Improved access to land and data is pivotal for the promotion of land governance reform as well as the fulfillment of human rights and sustainable development. With access to reliable data and information, informed decisions regarding land and property rights can take place.
A fast-changing climate, conflict, inequality, persistent pockets of poverty and hunger and rapid urbanization are challenging countries’ efforts to achieve the Sustainable Development Goals (SDGs), according to a UN report launched in New York today.
The Sustainable Development Goals Report 2018 found that conflict and climate change were major contributing factors leading to growing numbers of people facing hunger and forced displacement, as well as curtailing progress towards universal access to basic water and sanitation services.
On March 23rd, at the World Bank’s Land and Poverty Conference 2018 in Washington D.C., LANDac hosted the Master Class Land governance from the bottom up: including local communities in multi-stakeholder processes. With the Master Class, LANDac aimed to build on discussions held during the World Bank Annual Conference that often highlighted the need for policymakers, academics and practitioners to better adapt interventions around land governance to the local context and situation. However, less discussed during the conference were practical ways, methods and tools to do that.
IN’s latest resource is an introduction to the topic Land and Water Grabbing: A discussion of integrity implications and related risks, which discusses the integrity implications and risks of land and water grabbing. The essay examines the link between land and water grabbing, the people that are most impacted by this, and legal frameworks related to both land and water rights. Land and Water Grabbing describes the impacts of land and water grabbing in Kenya and Ethiopia.
Goal 5 of the Sustainable Development Goals (SDGs) "Achieve gender equality and empoer all women and girls" regonizes the fundamental role of women in achieving poverty reduction, food security and nutrition. Target 5.a aims to "undertake reforms to give women equal rights to economic resources, as well as access to ownership and control over land and other forms of property, financial services, inheritance and natural resources, in accordance with national laws".
Las siguientes páginas recogen el trabajo colectivo del Fondo de Acción Urgente para América Latina y el Caribe FAU-AL junto a 14 fondos feministas y organizaciones locales, nacionales, regionales e internacionales, étnico-comunitarias, de mujeres, feministas y ambientalistas, comprometidas con la promoción y defensa de los derechos humanos y de la naturaleza y la protección integral de las mujeres activistas y comunidades que resisten a la agroindustria, las hidroeléctricas, los proyectos extractivos y de infraestructura en América Latina.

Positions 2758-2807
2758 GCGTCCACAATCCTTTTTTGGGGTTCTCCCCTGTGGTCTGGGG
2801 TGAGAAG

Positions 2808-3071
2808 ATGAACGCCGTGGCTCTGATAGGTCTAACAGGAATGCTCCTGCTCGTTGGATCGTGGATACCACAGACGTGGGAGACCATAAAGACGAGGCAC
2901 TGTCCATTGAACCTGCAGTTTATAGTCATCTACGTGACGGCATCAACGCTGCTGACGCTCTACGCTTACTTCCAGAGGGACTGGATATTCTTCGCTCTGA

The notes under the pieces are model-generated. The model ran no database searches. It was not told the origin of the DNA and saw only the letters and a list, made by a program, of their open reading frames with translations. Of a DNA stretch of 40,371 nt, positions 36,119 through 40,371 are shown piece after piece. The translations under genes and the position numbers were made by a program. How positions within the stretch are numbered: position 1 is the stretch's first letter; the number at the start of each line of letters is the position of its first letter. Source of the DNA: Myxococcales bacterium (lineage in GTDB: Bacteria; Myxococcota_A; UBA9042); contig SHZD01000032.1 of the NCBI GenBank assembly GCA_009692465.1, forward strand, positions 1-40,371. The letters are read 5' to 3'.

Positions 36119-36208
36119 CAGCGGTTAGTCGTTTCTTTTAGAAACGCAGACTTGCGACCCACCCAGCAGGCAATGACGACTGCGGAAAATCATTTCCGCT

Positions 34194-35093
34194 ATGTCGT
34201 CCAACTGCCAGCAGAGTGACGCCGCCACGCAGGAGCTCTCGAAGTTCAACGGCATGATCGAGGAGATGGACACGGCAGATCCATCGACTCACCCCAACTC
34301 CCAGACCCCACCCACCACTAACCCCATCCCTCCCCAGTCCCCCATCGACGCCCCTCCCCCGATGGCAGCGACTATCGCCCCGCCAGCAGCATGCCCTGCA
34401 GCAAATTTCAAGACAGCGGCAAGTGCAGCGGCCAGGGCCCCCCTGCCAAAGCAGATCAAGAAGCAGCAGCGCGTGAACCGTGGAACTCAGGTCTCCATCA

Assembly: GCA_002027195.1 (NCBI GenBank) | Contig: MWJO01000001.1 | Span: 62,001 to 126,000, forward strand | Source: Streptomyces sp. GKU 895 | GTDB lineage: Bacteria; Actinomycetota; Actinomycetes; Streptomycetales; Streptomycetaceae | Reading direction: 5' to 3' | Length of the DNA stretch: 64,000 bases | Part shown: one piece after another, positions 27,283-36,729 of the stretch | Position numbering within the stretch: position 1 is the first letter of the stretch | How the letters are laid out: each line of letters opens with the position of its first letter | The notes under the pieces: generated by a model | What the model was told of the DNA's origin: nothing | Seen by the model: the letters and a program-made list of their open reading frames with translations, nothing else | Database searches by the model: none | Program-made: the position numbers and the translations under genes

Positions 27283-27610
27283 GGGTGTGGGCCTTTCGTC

There is a direct relationship between women’s right to land, economic empowerment, food se-curity and poverty reduction. A gender approach to land rights can enable shifts in gender power relations, and assure that all people, regardless of sex, benefit from, and are empowered by, development policies and practices to improve people’s rights to land. This brief gives an over-view on how to consider gender aspects in pro-jects and programmes addressing land rights.
Land – its access, control and ownership – lies at the heart of power relationships within Uganda. The struggle for land is deeply intertwined with the struggle for women’s rights. Women’s access to and control over resources and economic decision making is fundamental to the achievement of their rights. Despite some progress, inequality between women and men in ownership and control of land remains stark. Women’s rights organisations (WROs) in Uganda have identified changing patterns of land use as a major problem affecting women across the country.
Land is the most important asset for many rural Liberian women and men, and is often a family’s primary source of cash income, food and nutritional security, health care, and education. Though women play a central role in agricultural production in Liberia, women’s rights and access to land are often not equal to those of men due to biases in the formal legal framework and customary law.